Figure 4. Response functions for the ATP baselines, computed for a lunar phase of 0° (full moon) and an outer turbulence scale of 20 m. Equation (1) was solved by means of a Bayesian Markov chain Monte Carlo (MCMC) optimization. The model parameters were taken to be values of ln(CN 2 )  at “pivot” heights of  0.1, 10, 20, 40, 80, 160, 320 and 640 m. The prior distribution of these quantities was taken to be log-normal, with a mean equal to the prediction of the Cerro Pachon turbulence model13 and a standard deviation of 0.2514. Additional runs with prior parameters differing by as much as an order of magnitude were made which verified that the final results were not sensitive to the particular choice of values. The likelihood function was computed from the difference between the measured covariances, and those computed by numerical integration of Equation 1. The values of ln(CN 2 )  at heights other than the pivot values were determined by linear interpolation in log-log space (i.e. fit by a power law connecting the pivot points). Above the highest point, the Proc. of SPIE Vol. 7733  77331R-5 Downloaded from SPIE Digital Library on 19 Sep 2011 to Terms of Use:  http://spiedl.org/terms value of ln(CN 2 )  was assumed to decrease as a power law to a height of 1280 m, above which the ground layer was assumed to make no significant contribution. Because the covariances on different baselines are intrinsically correlated, a covariance matrix was computed from the data,  following the prescription of Tokovinin et al.15 and its inverse employed in the computation of the likelihood. For each 120 s data set,  the 88,000 AC samples were normalized by dividing by the mean DC value of the corresponding photodiode (computed after an initial settling time). The covariance of these normalized intensities were computed for all 16 baselines (including the zero baseline, for which the median value of the variance was used). Data sets for which the weather was cloudy, or clearly non-photometric, were rejected. A correction was made for diffuse light from the sky, which dilutes the observed lunar scintillation signal. The sky brightness is a function of angular distance from the moon, zenith angle and the lunar zenith angle and phase. The total contribution was determined by computing the sky brightness at intervals of 1 in angular distance, using the La Palma sky brightness calculator16, and integrating the result over the photodiode field of view. The signal so obtained is comparable to observed values from photodiodes adjacent to the photodiode that was directly illuminated by the Moon. This resulted in a typical correction of ~3%. A simple Metropolis-Hastings algorithm was found to be sufficient, and robust, for the MCMC optimization17. Convergence occurred rapidly, and always within the 3,000-iteration break-in period that was employed. Following the break-in period,  10,000 iterations were made to determine the posterior probability distribution of the model parameters, given the observational data. Once the optimum turbulence model had been found, the seeing FWHM ε(h) , as a function of height h above ground, was obtained by integrating the model vertically upward, according to the relations for Kolmogorov turbulence, ( ) . ( ) , ( ) . ( ) . h r h r h C x dx 0 976 0 185 / / N h 0 0 6 5 2 3 5 - - f m m 3 -8 B# (4) (5) These equations are appropriate for observations at the zenith using a small telescope. For apertures of several meters or more,  the effect of a finite outer scale is to reduce ε(h) .  The wavelength for all seeing calculations was taken to be 500 nm. Since the ATP measures only ground-layer (GL) seeing (i.e.  the contribution from the atmosphere below ~1 km), in order to estimate the total seeing, it is necessary to add a contribution from the free atmosphere (FA) according to ./ / /GL FA 5 3 5 3 5 3f f f= + (6) 5. OBSERVATIONS AND RESULTS The ATP was deployed at PEARL in late September, 2009, and we awaited the winter. Because of the high latitude, observations can only take place for a few days each month,  when the moon is above the 19° altitude limit. The first data were obtained on November 4. Clouds, and problems with the sequencing of photodiodes (later corrected) limited the quantity of useful data. In all, a total of  388 minutes of photometric data were recorded during that lunar cycle. On November 26,  just days before the Moon was again within range, the instrument was badly damaged by a severe wind storm. The wind loading and vibration caused a 3/16” stainless steel cable,  holding sections of the instrument together, to break. Although the optics and rings were not damaged, the interconnecting electrical cables were torn apart. The instrument was removed from the roof and the damaged components were identified by the PEARL technical staff. These were carried south on the next available charter flight, in December, and then shipped to UBC. There new parts were made, including new wiring harnesses and a stronger cable. These were sent to PEARL at the first opportunity, in January. The instrument was reassembled by the PEARL staff, and tested. Fortunately, everything worked. It was reinstalled on the roof in late January, in time for the coming February lunation.  However, ice,  frost and non-photometric conditions conspired to prevent us from obtaining any useful data that month. We were finally able to obtain new data when the Moon once again climbed above the ATP altitude limit in late March. By this time, the Sun was above the horizon for almost half the day and barely reached our altitude (below the horizon) Proc. of SPIE Vol. 7733  77331R-6 Downloaded from SPIE Digital Library on 19 Sep 2011 to Terms of Use:  http://spiedl.org/terms threshold, so the available dark sky time was small. Nevertheless, we were able to obtain good data on four nights. For two days during this period (March 23 and 24), we observed relatively-strong ground-layer turbulence below 50 m. This occurred when the wind came from the northeast - probably the most unfavorable direction given the local topography (Figure 1). Some representative results are shown in Figure 5. The figure shows the time history  of the ground-layer seeing FWHM ε(h)  for four heights above ground. In all,  364 minutes of photometric data were obtained in March, giving a total of 752 minutes for the winter. Although the amount of data is limited, the data were obtained on 7 different days and over a range of seasons and wind conditions. 0 0.5 1 1.5 2 0 0.2 0.4 0.6 0.8 1 UTC (hrs) se ei ng  F W H M  ( ar cs ec )   6 m 20 m 50 m 100 m 5 5.5 6 6.5 7 0 0.2 0.4 0.6 0.8 1 UTC (hrs) se ei ng  F W H M  ( ar cs ec )   6 m 20 m 50 m 100 m Figure 5. Ground-layer seeing derived from two sets of ATP data. The left panel, obtained on November 4, 2009., shows good seeing conditions. The right panel  obtained on March 23, shows a period of poor seeing. The points indicate image FWHM predicted for a small telescope observing the zenith, at a wavelength of 500 nm, from the indicated height above ground, if there was no turbulence above ~1 km.  0 0.1 0.2 0.3 0.4 0.5 0.6 0.7 0.8 0.9 1 0 0.1 0.2 0.3 0.4 0.5 0.6 0.7 0.8 0.9 1 seeing FWHM (arcsec) fr eq ue nc y   10 m 20 m 50 m 100 m  Proc. of SPIE Vol. 7733  77331R-7 Downloaded from SPIE Digital Library on 19 Sep 2011 to Terms of Use:  http://spiedl.org/terms The cumulative frequency distribution of estimated total seeing, from all ATP data, is shown in Figure 6. The contribution from the free atmosphere was estimated by drawing samples randomly from a log-normal distribution having a standard deviation of 0.25 and a mean value corresponding to 0.25 arcsec. This value corresponds to the FA seeing determined from balloon measurements at Dome C,  for a height above ground of 200 m. Table 1 presents quartile values of seeing from the indicated height both for the ground layer alone and with an estimated 0.25 arcsec mean contribution from the free atmosphere. The results are based on all available ATP data, and random draws from a log-normal distribution for the free atmosphere component. Table 1.  Summary of seeing statistics.  Ground-layer seeing (arcsec) Estimated total seeing (arcsec) Height 25% 50% 75% 25% 50% 75% 10 m 0.246 0.390 0.564 0.383 0.496 0.649 20 m 0.178 0.274 0.427 0.325 0.413 0.591 50 m 0.093 0.158 0.220 0.268 0.320 0.388 100 m 0.068 0.106 0.146 0.244 0.287 0.337 6. DISCUSSION The results presented in the previous section show that the ground layer at the PEARL site is often very weak. This is perhaps surprising given the relatively low altitude of PEARL compared to other sites.  Can the results be believed? We think that they can, for a number of reasons. As Tokovinin et al. have emphasized 15, the lunar scintillometer is a relatively simple instrument, relying on well-established theory.  The observed scintillation is weak, far from saturation, so linear propagation theory applies. Moreover, lunar scintillometers measure only a dimensionless quantity (the fluctuation in the logarithm of irradiance), so no calibration is required. Because the instrument gives a resolved turbulence profile, the effects of any local turbulence can be identified.  This is not the case for instruments such as the differential image motion monitor (DIMM), which give only the turbulence integral, and can be biased by local turbulence 16. As a test,  the CTP scintillometer was operated simultaneously with Tokovinin’s LuSci scintillometer15 for several days in the spring of 2009. LuSci employs different optics,  sensors, amplifiers and electronics and uses a different method of data analysis.  Some results of this test are reported in these proceedings18.  Despite the differences in the instruments and analysis, there is excellent agreement in the derived turbulence profiles and seeing values. The ATP design differs somewhat from that of the CTP scintillometer. Apart from unimportant differences in mechanical design, the two instruments use different photodiodes, optics (the CTP has no blocking filter), preamplifiers and sampling rates. We therefore built a second set of ATP sensors and installed them along a beam attached to a tracking mount.  This “portable” turbulence profiler (PTP) was sent to CFHT, to be used for turbulence measurements inside and outside the CFHT dome. One of us (Pfrommer) travelled to Hawaii to perform the measurements. The PTP scintillometer was set up on the summit of Mauna Kea beside the tower that supports the CFHT MASS-DIMM monitor. Although the DIMM is at a height of ~6 m, and the PTP was at a height of ~ 1 m, the PTP turbulence profile can be integrated from a height of 6 m in order that the seeing measured by the two instruments may be compared. To predict the total seeing,  the free-atmosphere seeing recorded by the MASS was added to the PTP ground-layer seeing, as per Equation (6). Nine hours of simultaneous data were acquired on the night of December 1, 2009. The results are shown in Figure 8. It can be seen that during the latter part of the night, the seeing derived from the PTP+MASS data and the DIMM seeing generally agree quite well. For the first three hours of the night, the PTP+MASS seeing was substantially higher than that obtained from the DIMM.  This was due to high values of MASS seeing (often far exceeding the DIMM seeing). It is well known that in conditions of strong turbulence, the MASS overestimates the seeing. However, corrected data were not available at the time of writing. We conclude from this comparison that the PTP, and therefore the ATP, does accurately measure the ground-layer seeing. The PTP scintillometer data from Mauna Kea provides an opportunity to directly compare the turbulence profiles above the CFHT summit area and PEARL. The PTP scintillometer was set up near the CFHT MASS-DIMM monitor tower, Proc. of SPIE Vol. 7733  77331R-8 Downloaded from SPIE Digital Library on 19 Sep 2011 to Terms of Use:  http://spiedl.org/terms 2.5 2 05 S 6 8 9 UTC (hrs) 12 13 14 approximately 50 m south of the CFHT dome, and in unobstructed air blowing from the east.  Figure 8 shows the mean ground-layer seeing as a function of height for the two sites,  as derived from nearly-identical instruments. The Mauna Kea results come from the ~8 hours of data obtained with the PTP on December 1, 2009 and the PEARL results come from ~5 hours of data obtained with the ATP on November 4, 2009 (the bulk of our 2009 data). It is evident that the turbulence profiles on these two nights are almost identical above a height of 20 m. Below this, a relatively strong ground layer is seen at Mauna Kea. In contrast, the ground-layer at PEARL was considerably weaker. Thus the seeing at PEARL, below a height of 20 m, was actually better than Mauna Kea (at least at this relatively-undisturbed location on the summit ridge).  Figure 7. Results of simultaneous observations from the summit  of Mauna Kea, by the PTP lunar scintillometer and the CFHT MASS-DIMM. The curves show (bottom to top) the ground-layer seeing above 6 m measured by the PTP scintillometer;  The total seeing from a height of 6 m measured  by the DIMM; the result of adding the high-altitude MASS seeing to the PTP  ground-layer seeing (Equation 6). The high-altitude turbulence was unusually strong during the first half of this  night, and it is  known that the MASS overestimates the true seeing in such cases. This may account for the difference between the DIMM and PTP+MASS seeing estimates. (MASS and DIMM data were kindly made available by the Canada-France-Hawaii Telescope Corp.) This surprising result is even more significant when one considers the free atmosphere.  From the TMT site test campaign, Skidmore et al.8 obtain a median value of 0.33 arcsec for the seeing in the free-atmosphere above Mauna Kea. This is considerably higher than the 0.25 arcsec found in Antarctica from balloon measurements at Dome C. If the free atmosphere in the High Arctic is comparable to that above Dome C, we must conclude that the total seeing at PEARL was in fact better that the seeing from the summit of Mauna Kea. We plan to continue the  ATP site testing at PEARL through the winter of 2010-2011. If all goes well this should greatly increase the size of our data set,  and cover a wider range of environmental and atmospheric conditions. Our team is also planning to obtain simultaneous seeing observations for at least several winter nights by setting up and operating a DIMM on the roof of PEARL. The combination of DIMM and scintillometer data will allow the determination of the contribution of the free atmosphere to the seeing, and a test of the assumption that the free atmosphere in the High Arctic is similar to that at the opposite pole. We are also continuing to collect data from the summit of Mauna Kea with the PTP scintillometer, in collaboration with CFHT. In addition to helping to characterize the airflow around the CFHT  dome, these data will provide an important reference sample, from a site known to be outstanding, using the same instrumental technique as at PEARL. Proc. of SPIE Vol. 7733  77331R-9 Downloaded from SPIE Digital Library on 19 Sep 2011 to Terms of Use:  http://spiedl.org/terms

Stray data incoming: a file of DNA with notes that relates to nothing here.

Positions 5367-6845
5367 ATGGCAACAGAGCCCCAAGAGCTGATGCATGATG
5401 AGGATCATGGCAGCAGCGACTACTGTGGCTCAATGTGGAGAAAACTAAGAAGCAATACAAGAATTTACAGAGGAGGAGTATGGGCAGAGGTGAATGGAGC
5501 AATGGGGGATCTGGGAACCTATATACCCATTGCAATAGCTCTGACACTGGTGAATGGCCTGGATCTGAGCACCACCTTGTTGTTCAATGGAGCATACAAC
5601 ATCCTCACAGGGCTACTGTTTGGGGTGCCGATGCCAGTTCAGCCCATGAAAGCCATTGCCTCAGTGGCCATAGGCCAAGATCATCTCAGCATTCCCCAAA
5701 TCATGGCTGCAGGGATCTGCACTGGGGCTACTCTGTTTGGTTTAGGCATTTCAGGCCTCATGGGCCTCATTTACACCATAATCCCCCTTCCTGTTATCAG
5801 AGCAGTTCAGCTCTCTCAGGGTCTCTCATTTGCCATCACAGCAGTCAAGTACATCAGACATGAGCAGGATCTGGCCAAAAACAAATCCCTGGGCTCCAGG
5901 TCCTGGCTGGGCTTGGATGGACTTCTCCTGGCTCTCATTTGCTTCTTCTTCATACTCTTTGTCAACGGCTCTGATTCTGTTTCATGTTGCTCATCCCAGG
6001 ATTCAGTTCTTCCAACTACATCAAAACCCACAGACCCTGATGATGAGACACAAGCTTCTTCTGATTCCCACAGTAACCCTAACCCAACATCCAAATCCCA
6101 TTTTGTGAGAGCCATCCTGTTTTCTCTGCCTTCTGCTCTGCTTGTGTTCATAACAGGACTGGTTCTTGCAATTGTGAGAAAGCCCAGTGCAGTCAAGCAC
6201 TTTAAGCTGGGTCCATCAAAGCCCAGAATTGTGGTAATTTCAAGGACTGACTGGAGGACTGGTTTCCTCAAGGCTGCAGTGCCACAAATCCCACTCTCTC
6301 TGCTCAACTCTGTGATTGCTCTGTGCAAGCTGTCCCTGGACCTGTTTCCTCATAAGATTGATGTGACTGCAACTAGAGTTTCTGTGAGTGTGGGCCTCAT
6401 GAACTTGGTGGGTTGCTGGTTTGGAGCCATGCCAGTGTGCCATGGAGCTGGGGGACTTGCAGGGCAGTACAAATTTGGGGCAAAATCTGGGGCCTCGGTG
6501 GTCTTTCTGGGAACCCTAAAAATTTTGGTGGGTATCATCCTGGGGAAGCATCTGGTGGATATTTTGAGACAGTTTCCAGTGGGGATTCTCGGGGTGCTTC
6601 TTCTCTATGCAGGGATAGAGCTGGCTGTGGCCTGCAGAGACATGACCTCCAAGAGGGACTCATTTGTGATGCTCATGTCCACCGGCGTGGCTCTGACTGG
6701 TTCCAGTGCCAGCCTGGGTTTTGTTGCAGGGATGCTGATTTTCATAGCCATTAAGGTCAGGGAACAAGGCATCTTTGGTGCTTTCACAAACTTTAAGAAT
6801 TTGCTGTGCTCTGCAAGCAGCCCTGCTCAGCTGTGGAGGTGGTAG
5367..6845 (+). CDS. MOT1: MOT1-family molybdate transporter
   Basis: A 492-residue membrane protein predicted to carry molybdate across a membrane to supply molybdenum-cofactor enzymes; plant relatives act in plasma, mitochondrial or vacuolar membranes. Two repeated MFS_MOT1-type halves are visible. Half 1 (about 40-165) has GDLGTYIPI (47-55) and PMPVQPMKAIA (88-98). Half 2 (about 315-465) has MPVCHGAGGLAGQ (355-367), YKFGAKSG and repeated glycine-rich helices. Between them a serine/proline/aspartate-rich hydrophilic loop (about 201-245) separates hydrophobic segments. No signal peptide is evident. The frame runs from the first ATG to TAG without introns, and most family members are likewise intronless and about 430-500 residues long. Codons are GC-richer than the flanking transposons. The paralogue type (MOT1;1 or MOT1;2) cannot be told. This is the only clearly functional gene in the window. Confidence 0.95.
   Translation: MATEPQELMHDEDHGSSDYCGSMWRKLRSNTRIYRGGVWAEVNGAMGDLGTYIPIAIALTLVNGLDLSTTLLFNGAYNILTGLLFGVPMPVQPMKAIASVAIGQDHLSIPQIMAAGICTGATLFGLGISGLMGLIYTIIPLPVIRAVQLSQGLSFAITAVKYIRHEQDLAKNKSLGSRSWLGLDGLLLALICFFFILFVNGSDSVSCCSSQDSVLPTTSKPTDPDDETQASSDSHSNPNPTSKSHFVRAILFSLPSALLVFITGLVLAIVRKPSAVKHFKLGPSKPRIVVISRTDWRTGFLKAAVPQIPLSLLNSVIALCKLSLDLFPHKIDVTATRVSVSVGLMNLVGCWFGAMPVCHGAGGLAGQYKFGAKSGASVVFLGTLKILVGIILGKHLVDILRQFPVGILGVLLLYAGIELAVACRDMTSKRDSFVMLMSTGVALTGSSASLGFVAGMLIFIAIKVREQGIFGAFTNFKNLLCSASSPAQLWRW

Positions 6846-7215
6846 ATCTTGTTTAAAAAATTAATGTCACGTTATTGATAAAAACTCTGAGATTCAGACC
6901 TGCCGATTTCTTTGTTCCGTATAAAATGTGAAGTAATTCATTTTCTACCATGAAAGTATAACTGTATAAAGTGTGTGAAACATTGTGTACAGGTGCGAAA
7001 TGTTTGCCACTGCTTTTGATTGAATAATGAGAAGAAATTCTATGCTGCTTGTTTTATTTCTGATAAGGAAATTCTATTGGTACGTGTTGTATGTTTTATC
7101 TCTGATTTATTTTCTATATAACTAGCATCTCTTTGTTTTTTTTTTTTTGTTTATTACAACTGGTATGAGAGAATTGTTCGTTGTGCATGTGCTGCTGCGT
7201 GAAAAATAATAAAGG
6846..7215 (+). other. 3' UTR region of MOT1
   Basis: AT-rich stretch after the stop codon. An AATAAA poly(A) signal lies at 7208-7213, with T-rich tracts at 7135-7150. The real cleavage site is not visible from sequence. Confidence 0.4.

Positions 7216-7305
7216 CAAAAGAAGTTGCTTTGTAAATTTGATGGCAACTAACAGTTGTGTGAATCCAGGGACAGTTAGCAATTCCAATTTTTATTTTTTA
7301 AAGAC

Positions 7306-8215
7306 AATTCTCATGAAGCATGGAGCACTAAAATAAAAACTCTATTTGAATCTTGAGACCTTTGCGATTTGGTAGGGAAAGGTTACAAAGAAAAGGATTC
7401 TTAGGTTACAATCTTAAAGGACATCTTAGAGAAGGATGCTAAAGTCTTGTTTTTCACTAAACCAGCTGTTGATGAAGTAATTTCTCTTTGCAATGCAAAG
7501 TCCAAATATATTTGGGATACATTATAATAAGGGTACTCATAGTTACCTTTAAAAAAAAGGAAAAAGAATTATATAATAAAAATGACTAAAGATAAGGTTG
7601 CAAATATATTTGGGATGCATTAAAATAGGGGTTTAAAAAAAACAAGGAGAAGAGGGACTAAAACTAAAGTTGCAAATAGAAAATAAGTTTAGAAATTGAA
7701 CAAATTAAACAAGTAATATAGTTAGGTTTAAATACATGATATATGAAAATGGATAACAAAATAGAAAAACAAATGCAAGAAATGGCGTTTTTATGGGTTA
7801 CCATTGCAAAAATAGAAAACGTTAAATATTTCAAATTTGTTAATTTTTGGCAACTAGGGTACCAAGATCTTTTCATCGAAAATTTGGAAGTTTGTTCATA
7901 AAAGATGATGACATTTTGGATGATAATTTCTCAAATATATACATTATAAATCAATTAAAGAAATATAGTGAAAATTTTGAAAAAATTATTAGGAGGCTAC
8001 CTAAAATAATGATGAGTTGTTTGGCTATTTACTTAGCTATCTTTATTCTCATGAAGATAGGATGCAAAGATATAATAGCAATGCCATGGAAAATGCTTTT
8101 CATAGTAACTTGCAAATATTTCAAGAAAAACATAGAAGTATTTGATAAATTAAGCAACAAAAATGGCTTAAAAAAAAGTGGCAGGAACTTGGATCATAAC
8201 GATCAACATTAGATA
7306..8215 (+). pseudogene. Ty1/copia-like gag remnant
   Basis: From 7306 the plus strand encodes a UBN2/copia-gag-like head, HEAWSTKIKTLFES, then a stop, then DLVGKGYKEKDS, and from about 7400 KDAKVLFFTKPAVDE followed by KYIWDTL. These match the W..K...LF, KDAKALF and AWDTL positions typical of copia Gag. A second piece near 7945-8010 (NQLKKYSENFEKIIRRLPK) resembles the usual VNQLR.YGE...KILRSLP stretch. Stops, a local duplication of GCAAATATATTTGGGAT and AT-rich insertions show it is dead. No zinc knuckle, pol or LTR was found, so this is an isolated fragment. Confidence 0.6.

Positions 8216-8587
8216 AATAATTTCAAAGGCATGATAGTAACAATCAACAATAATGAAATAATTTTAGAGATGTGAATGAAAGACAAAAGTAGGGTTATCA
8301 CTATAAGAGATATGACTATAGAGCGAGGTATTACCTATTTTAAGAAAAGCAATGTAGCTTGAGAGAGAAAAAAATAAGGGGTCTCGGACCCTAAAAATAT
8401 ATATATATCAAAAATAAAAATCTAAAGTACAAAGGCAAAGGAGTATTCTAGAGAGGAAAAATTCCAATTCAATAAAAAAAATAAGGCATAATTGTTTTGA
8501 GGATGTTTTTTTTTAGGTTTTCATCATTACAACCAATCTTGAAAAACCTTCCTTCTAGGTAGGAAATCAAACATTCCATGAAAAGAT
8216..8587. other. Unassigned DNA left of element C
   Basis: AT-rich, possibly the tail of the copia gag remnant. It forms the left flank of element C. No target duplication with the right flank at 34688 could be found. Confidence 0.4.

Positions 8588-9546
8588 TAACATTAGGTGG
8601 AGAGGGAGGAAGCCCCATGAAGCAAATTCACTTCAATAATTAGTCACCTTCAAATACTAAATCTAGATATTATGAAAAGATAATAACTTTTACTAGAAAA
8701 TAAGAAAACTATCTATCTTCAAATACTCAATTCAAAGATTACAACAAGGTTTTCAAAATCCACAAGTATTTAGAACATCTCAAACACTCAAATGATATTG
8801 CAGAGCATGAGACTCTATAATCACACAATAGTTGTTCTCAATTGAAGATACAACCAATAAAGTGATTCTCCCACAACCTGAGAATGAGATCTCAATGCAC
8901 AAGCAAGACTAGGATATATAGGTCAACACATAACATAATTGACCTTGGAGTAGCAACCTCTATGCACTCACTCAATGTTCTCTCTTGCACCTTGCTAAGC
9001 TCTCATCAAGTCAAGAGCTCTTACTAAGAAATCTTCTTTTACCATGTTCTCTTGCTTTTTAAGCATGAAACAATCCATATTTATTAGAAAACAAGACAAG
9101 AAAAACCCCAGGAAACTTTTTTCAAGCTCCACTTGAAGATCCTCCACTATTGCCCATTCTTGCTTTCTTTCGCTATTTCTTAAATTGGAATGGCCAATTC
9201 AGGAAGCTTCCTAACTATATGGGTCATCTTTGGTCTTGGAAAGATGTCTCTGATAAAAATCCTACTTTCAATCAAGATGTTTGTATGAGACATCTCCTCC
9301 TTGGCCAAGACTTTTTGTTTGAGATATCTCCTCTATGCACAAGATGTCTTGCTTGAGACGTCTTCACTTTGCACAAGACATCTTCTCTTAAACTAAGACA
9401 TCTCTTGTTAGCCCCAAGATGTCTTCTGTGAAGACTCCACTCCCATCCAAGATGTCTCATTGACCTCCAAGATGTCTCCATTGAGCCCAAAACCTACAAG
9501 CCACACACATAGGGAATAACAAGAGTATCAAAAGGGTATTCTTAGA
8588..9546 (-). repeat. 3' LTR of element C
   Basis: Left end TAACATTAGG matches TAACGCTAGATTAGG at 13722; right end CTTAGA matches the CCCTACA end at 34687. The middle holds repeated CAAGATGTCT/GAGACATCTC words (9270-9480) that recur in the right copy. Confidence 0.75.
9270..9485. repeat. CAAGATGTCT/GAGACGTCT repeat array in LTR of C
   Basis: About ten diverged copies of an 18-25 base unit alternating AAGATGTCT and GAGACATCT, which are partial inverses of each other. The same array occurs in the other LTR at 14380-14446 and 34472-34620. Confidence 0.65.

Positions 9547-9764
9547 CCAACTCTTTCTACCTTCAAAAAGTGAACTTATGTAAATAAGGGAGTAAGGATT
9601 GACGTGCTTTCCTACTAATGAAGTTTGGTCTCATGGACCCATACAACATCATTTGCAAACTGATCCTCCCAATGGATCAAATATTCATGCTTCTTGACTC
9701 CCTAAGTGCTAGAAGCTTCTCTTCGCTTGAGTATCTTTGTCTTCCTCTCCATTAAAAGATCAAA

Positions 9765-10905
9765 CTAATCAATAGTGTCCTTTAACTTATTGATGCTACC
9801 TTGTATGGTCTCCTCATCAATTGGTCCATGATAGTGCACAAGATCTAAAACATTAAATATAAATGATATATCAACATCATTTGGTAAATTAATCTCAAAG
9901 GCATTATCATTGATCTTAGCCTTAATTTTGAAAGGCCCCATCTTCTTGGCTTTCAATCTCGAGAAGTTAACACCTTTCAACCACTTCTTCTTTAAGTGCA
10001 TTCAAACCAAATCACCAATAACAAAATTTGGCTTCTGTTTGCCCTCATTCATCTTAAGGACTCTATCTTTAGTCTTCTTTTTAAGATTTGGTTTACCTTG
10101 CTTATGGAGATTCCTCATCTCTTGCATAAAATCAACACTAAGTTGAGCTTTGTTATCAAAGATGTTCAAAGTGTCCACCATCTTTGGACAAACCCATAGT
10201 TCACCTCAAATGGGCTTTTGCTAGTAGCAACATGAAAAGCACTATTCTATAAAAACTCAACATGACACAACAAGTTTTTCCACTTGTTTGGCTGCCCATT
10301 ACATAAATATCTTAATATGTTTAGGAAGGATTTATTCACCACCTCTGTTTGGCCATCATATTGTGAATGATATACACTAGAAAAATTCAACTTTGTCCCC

+% (&+%- (  #%!&$'(#)&%  #!"*&, !(&+%$     ( )     "($ % 
"($ % Figure 8. Mean ground-layer seeing as a function  of height, obtained using similar lunar scintillometers at Mauna Kea and at PEARL. The data are from just  one night, in each case, but were obtained during typical wind conditions at both sites. It is important to emphasize that PEARL is an established research facility, containing instrument preparation rooms, a machine shop, and other infrastructure. Although it is situated atop a ridge, that location was not chosen with astronomical observations in mind. Our surprising initial results showing ground-layer seeing rivaling that of the best observing sites in the world, coupled with the expectation of weak high-altitude turbulence, warrants an expanded test program, both at PEARL and at other Ellesmere Island sites. ACKNOWLEDGEMENTS We are indebted to J.  Drummond and the staff of PEARL who provided essential assistance with the installation, operation and repair of the ATP. Logistical support at Eureka was kindly provided by Environment Canada, as well as Natural Resources Canada through the Polar Continental Shelf Program. We also thank C. Veillet and the staff of the Canada-France-Hawaii Telescope, who provided an opportunity for us to make simultaneous observations with the PTP scintillometer and the CFHT MASS/DIMM. We thank A. Tokovinin for helpful discussions and for his collaboration with coordinated LuSci-CTP scintillometer measurements at CTIO. This work was supported by grants from the Natural Sciences and Engineering Research Council of Canada, the Canada Foundation for Innovation, the British Columbia Knowledge Development Fund, and by the National Research Council of Canada. REFERENCES [1] Marks,  R. D.,  Vernin, J., Azouit,  M., Briggs, J. W.,  Burton, M. G., Ashley, M. C.  B., Manigault, J. F., “Antarctic site testing -  microthermal measurements of surface-layer seeing at the South Pole,” Astron. & Astrophys. Suppl. 118, 385-390 (1996). [2] Marks,  R. D., Vernin, J., Azouit, M., Manigault, J. F. and Clevelin, C., “Measurement of optical seeing on the high antarctic plateau,” Astron. & Astrophys. Suppl. 134, 161-172 (1999). [3] Marks,  R.  D.,  “Astronomical seeing from the summits of the Antarctic plateau,” Astron. & Astrophys. 385, 328-336 (2002). [4] Travouillon, T.,  Ashley, M. C. B., Burton,  M. G., Storey, J. W. V., and Loewenstein, R. F., “Atmospheric turbulence at the South Pole and its implications for astronomy,” Astron. & Astrophys. 400, 1163-1172 (2003). [5] Lawrence, J. S., Ashley, M. C. B., Tokovinin, A. and Travouillon, T., “Exceptional astronomical seeing conditions above Dome C in Antarctica,” Nature 431, 278-281 (2004). Proc. of SPIE Vol. 7733  77331R-10 Downloaded from SPIE Digital Library on 19 Sep 2011 to Terms of Use:  http://spiedl.org/terms [6] Aristidi,  E., Agabi, A.,  Azouit, M., Fossat, E., Vernin, J., Sadibekova, T., Ziad, A., Martin, F., “Winter site testing at Dome C., Antarctica: first results,” Bulletin de la Société Royale des Sciences de Liège 74, 5-6 (2005). [7] Agabi, A., Aristidi, E., Azouit, M., Fossat, E.,  Martin, F., Sadibekova, T., Vernin, J., Ziad, A., “First whole atmosphere night-time seeing measurements at Dome C, Antarctica,” Pub. Astron. Soc. Pacific 118, 344-348 (2006). [8] Skidmore, W., Els,  S., Travouillon, T., Riddle, R., Schöck, M., Bustos, E., Seguel, J., Walker, D., “Thirty Meter Telescope site testing V: seeing and isoplanatic angle,” Publ. Astron. Soc. Pacific 121, 1151-1166 (2009). [9] Steinbring, E.,  Leckie, B., Welle, P., Hardy, T., Cole, B., Bayne, D., Croll, B., Walker, D., E., Carlberg, R. G., Fahlman, G. G., Wallace, B., Hickson, P., “Inuksuit: robotic astronomical site-testing stations in the Canadian High Arctic,” Proc. SPIE, 7012, .70121V-70121V-12 (2008). [10] http://candac.ca/candac/Facilities/facility.php?type=PEARL [11] http://climate.weatheroffice.gc.ca/ [12] Hickson, P., Pfrommer, T., Crotts,  A., “Optical turbulence profiles at CTIO from a 12-element lunar scintillometer,” in Optical Turbulence, Astronomy meets Meteorology, ed. E. Masciadri and M. Sarazin, ESO, Germany (2008). [13] Tokovinin, A., Travouillon, T., “Model of optical turbulence profile at Cerro Pachón,” Mon. Not. Roy. Astron. Soc. 365, 1235-1242 (2006). [14] Racine, R., private communication (2010). [15] Tokovinin, A., Bustos, E., Berdja, A., “Near-ground turbulence profiles from a lunar scintillometer,” Mon. Not. Roy. Astron. Soc. 404, 1186-1196 (2010). [16] http://catserver.ing.iac.es/signal/signalsky.php [17] Gregory, P., [Baysian Logical Data Analysis for the Physical Sciences], Cambridge University Press, Cambridge, 1-468 (2005). [18] Tokovinin, A., "Where is the surface-layer turbulence?," Proc. SPIE 7733, in press (2010). [19] Rajagopal,  J., Tokovinin, A., Bustos, E., Sebag,  J., “LuSci: a lunar scintillometer to study ground layer turbulence,” Proc. SPIE 7013, 70131P-70131P-9 (2008). Proc. of SPIE Vol. 7733  77331R-11 Downloaded from SPIE Digital Library on 19 Sep 2011 to Terms of Use:  http://spiedl.org/terms